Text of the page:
Palestinian farmer Emad Burnat’s family movies of village life under siege in the West Bank have been edited by Israeli filmmaker Guy Davidi into an unforgettably personal account of political struggle. Doco Director Award, Sundance 2012.
Screened as part of NZIFF 2012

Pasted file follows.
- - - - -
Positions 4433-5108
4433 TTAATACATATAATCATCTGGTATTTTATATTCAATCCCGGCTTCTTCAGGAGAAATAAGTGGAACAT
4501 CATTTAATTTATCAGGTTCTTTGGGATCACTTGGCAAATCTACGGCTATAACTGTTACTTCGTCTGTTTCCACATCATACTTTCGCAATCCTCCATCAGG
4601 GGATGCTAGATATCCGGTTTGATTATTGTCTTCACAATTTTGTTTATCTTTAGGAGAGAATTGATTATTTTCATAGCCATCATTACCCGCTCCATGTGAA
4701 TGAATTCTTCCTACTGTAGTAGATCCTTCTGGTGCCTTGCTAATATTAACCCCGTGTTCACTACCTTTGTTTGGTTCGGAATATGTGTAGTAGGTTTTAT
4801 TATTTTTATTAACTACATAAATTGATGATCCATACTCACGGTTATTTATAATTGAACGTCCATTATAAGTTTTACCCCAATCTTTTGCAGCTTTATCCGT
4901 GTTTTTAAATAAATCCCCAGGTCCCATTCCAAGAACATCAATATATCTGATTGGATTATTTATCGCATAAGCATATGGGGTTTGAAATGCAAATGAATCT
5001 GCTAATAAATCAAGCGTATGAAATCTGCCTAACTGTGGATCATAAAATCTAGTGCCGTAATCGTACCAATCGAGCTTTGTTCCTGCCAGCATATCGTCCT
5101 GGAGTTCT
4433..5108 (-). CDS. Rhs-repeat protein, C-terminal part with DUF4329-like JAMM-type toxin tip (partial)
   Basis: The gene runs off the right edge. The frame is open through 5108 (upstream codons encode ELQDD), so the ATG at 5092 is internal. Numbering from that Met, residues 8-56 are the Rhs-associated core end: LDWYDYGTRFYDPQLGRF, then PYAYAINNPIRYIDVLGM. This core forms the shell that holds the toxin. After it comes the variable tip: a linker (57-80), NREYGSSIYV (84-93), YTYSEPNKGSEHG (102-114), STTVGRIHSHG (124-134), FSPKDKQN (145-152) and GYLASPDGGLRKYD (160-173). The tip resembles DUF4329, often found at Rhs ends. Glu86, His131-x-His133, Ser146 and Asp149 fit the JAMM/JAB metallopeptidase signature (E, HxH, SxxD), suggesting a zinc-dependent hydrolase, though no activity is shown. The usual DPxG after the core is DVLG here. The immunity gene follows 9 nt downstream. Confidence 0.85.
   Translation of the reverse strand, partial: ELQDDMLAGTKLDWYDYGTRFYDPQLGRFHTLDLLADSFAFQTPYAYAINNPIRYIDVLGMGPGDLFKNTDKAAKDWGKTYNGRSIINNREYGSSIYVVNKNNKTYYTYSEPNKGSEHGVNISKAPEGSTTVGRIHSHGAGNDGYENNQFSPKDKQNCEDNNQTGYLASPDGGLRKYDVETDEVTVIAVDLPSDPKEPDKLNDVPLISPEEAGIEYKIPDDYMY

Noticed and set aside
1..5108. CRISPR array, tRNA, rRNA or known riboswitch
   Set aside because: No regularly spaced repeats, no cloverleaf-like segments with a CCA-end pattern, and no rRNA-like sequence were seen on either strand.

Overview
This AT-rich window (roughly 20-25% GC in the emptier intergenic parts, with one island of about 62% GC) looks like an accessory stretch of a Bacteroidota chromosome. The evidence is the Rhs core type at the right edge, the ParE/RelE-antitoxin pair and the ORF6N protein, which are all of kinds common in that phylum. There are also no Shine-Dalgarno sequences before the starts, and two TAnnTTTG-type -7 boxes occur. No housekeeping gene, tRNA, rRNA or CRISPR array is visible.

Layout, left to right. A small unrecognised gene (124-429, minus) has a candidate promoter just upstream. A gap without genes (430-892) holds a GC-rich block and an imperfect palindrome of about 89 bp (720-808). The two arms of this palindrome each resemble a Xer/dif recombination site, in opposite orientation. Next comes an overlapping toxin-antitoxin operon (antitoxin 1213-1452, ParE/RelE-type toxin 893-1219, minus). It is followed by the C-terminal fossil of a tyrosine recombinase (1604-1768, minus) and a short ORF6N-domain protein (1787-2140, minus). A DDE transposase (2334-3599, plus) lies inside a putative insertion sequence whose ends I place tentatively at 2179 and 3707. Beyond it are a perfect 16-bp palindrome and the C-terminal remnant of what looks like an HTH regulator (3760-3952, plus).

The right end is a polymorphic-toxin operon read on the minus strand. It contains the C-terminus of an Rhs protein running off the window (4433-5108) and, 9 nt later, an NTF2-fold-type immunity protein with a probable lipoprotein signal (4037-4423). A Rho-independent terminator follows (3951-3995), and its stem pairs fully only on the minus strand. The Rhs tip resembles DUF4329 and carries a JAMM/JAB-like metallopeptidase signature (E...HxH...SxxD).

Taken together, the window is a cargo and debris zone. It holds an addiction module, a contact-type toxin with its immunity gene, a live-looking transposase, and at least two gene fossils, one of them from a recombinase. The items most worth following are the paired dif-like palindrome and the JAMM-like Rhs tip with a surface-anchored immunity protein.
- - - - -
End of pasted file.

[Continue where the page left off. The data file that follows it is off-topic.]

The political is utterly personal in this account of five years in the life of Palestinian farmer Emad Burnat, his wife, four small children and their friends and neighbours in the village of Bil’in in the central West Bank. Burnat was a typical camera-wielding dad recording family occasions, but when his son Gibreel was born on the same day that Israelis began ripping up olive trees near his home, Burnat filmed both events. Five cameras were shot or smashed in the years that followed as he filmed his family growing while Israeli incursions escalated and the army thundered down on demonstrations by unarmed villagers. Providing countervailing evidence of Israeli opposition to the settlements, Israeli filmmaker and editor Guy Davidi teamed up with Burnat to shape his recordings into this film. An all-too-familiar battleground is rendered clear and present, framed by a father’s struggle to retain hope for a better life for his children. More effective grassroots filmmaking is hard to imagine. This powerful documentary has won key prizes at Sundance and Amsterdam. — BG